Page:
After Easter, 1974. I had finished my thesis at Emory: “Toward the Only Real City in America: Paradise and Utopia in the Autobiography of Thomas Merton.” I went to meet Patrick Hart at Gethsemani for the first time, like a cat bringing a mouse so he would notice me. I had met my partner, Robert Moore, on Holy Saturday. We dyed waxed eggs together for Easter. I brought one for Patrick as a first gift. I thought he would take it to his cell and treasure it. He held it for a moment but then put it in a chink of Gethsemani’s brick walls. “It’s going to get ruined out here,” I thought. Was he telling me my gift was not for him?
As he did so many others, Patrick went on to mentor me. He helped me reach out for whatever it was I was stretching for. We loved one another. If he had been a randy twenty-year-old, he could have been my dad. Every Christmas, beginning in my forties that he had blessed, I would write him to say that he was the father of the best years of my life. He stood on the sidelines, cheering me on. He gave me a life’s mission. He sent me on my way.
Whoever embalmed him did a great job. His face never looked more beautiful. He was radiant, at last handsome. I thought he would be pleased were he looking down at himself and touching his chest as I did with my own right hand to say thanks and good-bye.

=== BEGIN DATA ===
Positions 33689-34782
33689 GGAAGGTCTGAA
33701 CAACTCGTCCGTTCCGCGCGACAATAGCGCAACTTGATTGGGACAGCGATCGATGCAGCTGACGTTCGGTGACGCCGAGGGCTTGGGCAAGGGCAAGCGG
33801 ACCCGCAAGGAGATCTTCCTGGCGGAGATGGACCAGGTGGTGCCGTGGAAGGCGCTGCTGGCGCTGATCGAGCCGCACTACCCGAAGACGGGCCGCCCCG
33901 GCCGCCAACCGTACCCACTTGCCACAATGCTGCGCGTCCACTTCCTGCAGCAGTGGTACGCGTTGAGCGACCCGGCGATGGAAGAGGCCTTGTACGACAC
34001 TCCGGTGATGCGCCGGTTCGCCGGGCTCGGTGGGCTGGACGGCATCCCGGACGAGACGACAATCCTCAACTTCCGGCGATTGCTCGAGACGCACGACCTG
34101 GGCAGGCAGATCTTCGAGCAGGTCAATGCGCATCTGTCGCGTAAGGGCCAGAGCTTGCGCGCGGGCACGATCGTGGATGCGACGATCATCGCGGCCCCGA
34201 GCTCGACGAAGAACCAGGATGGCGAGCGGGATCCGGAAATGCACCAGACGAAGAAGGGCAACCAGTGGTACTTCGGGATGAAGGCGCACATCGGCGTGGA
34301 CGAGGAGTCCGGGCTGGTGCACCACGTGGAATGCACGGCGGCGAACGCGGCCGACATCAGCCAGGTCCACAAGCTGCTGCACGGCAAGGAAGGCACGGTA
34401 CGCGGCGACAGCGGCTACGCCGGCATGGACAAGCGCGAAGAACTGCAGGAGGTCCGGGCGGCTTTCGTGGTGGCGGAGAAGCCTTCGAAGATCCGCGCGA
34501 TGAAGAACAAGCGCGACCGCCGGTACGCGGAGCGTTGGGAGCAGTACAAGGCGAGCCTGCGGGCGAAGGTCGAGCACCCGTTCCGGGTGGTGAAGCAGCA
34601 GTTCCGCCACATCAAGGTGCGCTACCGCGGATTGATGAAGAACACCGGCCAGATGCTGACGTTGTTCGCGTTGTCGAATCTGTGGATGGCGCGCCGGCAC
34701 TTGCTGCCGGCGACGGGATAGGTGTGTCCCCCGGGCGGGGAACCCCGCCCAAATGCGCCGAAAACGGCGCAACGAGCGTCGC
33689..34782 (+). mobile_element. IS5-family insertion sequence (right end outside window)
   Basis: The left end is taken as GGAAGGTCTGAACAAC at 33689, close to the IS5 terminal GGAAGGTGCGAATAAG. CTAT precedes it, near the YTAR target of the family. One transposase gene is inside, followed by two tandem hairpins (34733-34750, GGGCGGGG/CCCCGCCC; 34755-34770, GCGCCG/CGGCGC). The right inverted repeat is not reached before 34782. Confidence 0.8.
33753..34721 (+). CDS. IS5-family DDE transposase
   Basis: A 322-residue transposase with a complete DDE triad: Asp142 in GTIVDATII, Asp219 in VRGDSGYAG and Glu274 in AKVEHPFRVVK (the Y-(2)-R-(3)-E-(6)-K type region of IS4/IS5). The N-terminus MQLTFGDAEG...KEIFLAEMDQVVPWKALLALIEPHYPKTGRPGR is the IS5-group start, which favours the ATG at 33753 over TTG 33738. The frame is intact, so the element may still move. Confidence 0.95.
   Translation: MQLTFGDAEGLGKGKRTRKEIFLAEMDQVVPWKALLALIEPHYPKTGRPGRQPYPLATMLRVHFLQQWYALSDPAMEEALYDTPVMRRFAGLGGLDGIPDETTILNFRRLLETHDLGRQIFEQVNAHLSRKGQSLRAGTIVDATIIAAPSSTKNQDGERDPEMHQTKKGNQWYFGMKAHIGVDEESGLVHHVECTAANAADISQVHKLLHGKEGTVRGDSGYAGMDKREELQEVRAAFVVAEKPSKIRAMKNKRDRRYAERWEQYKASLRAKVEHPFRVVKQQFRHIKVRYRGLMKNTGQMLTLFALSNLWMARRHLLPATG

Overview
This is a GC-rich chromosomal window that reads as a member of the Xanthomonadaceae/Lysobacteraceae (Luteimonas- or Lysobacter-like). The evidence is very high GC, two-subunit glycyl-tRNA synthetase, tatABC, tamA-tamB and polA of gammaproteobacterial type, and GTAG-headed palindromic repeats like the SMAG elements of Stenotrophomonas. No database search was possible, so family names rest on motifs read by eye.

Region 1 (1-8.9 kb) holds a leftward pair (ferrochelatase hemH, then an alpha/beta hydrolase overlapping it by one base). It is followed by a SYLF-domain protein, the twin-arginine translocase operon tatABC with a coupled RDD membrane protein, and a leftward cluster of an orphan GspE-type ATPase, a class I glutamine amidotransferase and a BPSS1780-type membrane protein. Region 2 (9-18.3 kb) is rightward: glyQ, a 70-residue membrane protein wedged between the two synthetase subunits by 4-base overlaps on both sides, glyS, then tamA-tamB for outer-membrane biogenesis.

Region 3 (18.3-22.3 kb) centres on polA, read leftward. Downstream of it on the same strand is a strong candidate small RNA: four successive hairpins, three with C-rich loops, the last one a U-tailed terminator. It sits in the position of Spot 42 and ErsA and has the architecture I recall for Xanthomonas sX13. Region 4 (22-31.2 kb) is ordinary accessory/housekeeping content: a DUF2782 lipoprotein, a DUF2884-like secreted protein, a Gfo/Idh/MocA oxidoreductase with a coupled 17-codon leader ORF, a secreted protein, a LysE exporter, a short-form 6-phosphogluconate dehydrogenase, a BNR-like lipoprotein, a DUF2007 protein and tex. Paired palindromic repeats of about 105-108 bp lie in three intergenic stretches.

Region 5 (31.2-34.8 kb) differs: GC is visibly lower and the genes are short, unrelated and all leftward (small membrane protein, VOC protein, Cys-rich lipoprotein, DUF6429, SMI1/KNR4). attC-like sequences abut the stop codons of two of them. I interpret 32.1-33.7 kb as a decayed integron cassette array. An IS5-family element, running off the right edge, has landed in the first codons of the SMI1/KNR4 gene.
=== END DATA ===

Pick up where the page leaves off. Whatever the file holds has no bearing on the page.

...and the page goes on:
I stayed at the foot of his grave as the crowd dispersed. I looked down and threw in some dirt. I waited while the novice started to shovel just as it began to rain. I noticed he began filling in along the edges of Pat’s body. He hesitated to hit his head that I stared down at through the cloth covering it. I was not fearful of the dirt, but I silently commended the novice’s delicacy.
In 2016 we had a final meeting in his infirmary room. We knew this visit was it. Hugs and tears. He was wearing a plaid shirt and he pulled one of my letters from its pocket. He told me he kept it there right next to his heart. I was not fooled. I knew he had file drawers full of notes and cards from everyone everywhere. Depending on his visitor, he would retrieve one of their notes, place it in the pocket of his heart and offer it to them as Exhibit A: “See how much I loved only you.” Ha! But I was not jealous.
He was 93, rich with experience, loved by the chorus of those he saved with kindness. I am one of these who will sing his praises until I myself am dead. The father of our best years, he rests awhile in our hearts, always only passing through, leaving behind his gifts of joy and peace, urging us on to do more and better work.